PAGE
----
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Pneumatosis intestinalis in a radioactive iodine-refractory metastasic thyroid papillary carcinoma with BRAFV600E mutation treated with dabrafenib–trametinib: a case report



Pneumatosis intestinalis (PI) is a rare entity which refers to the presence of gas within the wall of the small bowel or colon which is a radiographic sign. The etiology and clinical presentation are variable. Patients with PI may present either with chronic mild non-specific symptoms or with acute abdominal pain with peritonitis. Some cases of intestinal pneumatosis have been reported as adverse events of new oncological treatments such as targeted therapies that are widely used in multiple tumors.

Case presentation

A 59-year-old caucasian female with radioactive iodine-refractory metastatic thyroid papillary carcinoma with BRAFV600E mutation was treated with dabrafenib and trametinib as a compassionate use. After 4 months treatment, positron emission tomography–computed tomography (PET–CT) showed PI. At the time of diagnosis, the patient was asymptomatic without signs of peritonitis. The initial treatment was conservative and no specific treatment for PI was needed. Unfortunately, after dabrafenib–trametinib withdrawal, the patient developed tumor progression with significant clinical worsening.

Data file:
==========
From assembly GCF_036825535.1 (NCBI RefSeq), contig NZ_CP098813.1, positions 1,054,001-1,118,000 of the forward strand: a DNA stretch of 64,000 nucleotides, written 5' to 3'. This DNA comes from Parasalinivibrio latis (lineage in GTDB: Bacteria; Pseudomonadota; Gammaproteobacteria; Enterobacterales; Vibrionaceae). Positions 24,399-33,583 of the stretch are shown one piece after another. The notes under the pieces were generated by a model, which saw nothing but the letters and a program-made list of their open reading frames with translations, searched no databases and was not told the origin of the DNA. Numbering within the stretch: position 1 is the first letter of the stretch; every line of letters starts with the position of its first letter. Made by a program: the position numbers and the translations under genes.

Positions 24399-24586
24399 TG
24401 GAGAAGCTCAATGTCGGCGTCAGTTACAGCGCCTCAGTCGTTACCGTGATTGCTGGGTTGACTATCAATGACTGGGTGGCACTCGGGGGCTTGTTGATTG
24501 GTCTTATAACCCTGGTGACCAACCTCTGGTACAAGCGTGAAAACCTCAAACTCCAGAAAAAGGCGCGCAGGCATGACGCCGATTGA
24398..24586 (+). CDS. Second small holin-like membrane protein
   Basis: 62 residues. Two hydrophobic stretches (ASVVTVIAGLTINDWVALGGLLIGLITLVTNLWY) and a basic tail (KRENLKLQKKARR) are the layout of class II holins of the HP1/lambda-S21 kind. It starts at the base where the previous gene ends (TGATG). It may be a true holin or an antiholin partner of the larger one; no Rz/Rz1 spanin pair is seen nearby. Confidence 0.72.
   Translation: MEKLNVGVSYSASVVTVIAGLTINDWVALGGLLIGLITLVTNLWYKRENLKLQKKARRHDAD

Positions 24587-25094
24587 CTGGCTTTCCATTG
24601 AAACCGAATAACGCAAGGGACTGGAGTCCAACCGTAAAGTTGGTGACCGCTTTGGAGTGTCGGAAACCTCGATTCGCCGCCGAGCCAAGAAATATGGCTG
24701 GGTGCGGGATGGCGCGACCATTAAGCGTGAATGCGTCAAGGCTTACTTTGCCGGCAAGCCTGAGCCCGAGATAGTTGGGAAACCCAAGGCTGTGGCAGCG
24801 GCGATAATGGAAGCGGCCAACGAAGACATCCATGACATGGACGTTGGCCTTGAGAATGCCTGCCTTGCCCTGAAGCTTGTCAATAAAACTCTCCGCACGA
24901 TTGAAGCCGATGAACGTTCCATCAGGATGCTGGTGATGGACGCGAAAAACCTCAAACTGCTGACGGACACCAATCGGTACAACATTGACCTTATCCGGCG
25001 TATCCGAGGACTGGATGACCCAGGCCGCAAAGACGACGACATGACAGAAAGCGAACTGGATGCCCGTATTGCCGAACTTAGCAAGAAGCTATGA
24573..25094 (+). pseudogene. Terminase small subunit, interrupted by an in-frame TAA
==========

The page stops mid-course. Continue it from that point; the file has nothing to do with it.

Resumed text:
This case report is, in our knowledge, the first description of PI in a patient treated with dabrafenib–trametinib. Conservative treatment is feasible if there are no abdominal symptoms.

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Pneumatosis intestinalis is a rare condition characterized by the presence of subserosal and submucosal gas, with air-filled cysts occurring anywhere in the gastrointestinal tract [1]. PI often presents as an incidental finding on abdominal imaging in asymptomatic patients, but it may occur in the context of life-threatening intestinal pathology, such as acute intestinal ischemia [2]. The pathogenesis is poorly understood and PI is associated with a wide range of etiologies. Chemotherapy has been defined as a well-known predisposing factor by oncologists [3]. Nowadays, due to the increased use of targeted therapies, PI has also been described as a side effect of multiple targeted anticancer drugs [4]. This entity is one of the few conditions where a pneumoperitoneum has no mandatory indication for laparotomy [5]. Although the association of tyrosine kinase inhibitors with PI is rare, its knowledge and management are essential in the era of these targeted therapies.